Before
After
For your reference
Transfer Modes
The term transfer mode may be considered as a generic term encompassing three different transfer mode types. Each has to do with the way source pixels interact with destination pixels during drawing, painting, erasing, filling, and copying operations. The three types of transfer mode are as follows:
  • Boolean Pattern Mode. Boolean pattern modes apply to line drawing, framing, painting, erasing, and filling operations. 
  • Boolean Source Mode. Boolean source modes apply to text drawing and copying operations. 
  • Arithmetic Source Mode. Arithmetic source modes apply to drawing (including text drawing), painting, and copying operations.


Boolean Source Modes
The Boolean source modes are the equivalent in text drawing and copying to the Boolean pattern mode used for non-text drawing, painting, filling, and erasing operations.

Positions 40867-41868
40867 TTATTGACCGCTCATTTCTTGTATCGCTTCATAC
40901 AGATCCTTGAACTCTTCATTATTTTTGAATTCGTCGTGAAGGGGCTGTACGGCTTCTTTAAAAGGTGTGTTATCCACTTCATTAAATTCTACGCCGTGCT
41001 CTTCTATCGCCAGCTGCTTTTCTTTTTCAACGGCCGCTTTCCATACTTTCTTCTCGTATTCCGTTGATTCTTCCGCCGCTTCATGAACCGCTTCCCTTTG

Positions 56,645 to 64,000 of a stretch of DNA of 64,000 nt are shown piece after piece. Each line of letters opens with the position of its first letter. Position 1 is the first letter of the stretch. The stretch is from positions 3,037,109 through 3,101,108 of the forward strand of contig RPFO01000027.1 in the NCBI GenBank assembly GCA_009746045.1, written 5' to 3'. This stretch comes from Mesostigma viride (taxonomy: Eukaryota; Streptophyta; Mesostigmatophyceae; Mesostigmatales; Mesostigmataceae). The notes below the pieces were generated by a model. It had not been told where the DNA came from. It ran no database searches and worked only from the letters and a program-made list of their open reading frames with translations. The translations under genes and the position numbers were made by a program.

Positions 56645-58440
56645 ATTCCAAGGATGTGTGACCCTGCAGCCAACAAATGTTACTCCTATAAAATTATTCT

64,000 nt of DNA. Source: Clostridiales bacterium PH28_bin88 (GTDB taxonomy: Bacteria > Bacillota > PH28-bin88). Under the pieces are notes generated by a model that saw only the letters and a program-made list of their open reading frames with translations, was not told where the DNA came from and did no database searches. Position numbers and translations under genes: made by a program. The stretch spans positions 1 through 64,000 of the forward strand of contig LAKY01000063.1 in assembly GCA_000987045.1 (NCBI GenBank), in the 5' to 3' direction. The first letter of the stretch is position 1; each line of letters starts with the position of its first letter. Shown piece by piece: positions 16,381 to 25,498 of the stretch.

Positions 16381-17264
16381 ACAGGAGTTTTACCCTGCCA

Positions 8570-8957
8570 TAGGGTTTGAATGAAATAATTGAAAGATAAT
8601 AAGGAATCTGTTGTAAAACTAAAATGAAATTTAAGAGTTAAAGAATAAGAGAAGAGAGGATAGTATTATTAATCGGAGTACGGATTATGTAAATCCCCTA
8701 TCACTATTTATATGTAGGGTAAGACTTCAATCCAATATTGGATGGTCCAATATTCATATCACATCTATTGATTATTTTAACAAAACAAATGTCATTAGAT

The relevant constants are srcCopy, srcOr, srcXor, srcBic, notSrcCopy, notSrcOr, notSrcXor, and notSrcBic. The additional non-standard mode grayishTextOr is useful for drawing text in deactivated or disabled user interface objects. (This mode is considered non-standard because it is not stored in pictures and printing with it is undefined.)
srcCopy
If the source is black, apply the foreground color to the destination; if the source is white, apply the background color; otherwise apply weighted portions of the foreground and background colors.
srcOr
If the source is black, apply the foreground color to the destination; if the source is white, do nothing; otherwise apply weighted portions of the foreground color.
srcXor
If the source is black, invert the destination (this operation is undefined for a colored destination). Otherwise, do nothing.
srcBic
If the source is black, apply the background color to the destination. If the source is white, do nothing. Otherwise, apply weighted portions of the background color.
notSrcCopy
If the source is white, apply the foreground color to the destination; if the source is black, apply the background color; otherwise apply weighted portions of the foreground and background colors.
notSrcOr
If the source is white, apply the foreground color to the destination; if the source is black, do nothing; otherwise apply weighted portions of the foreground color.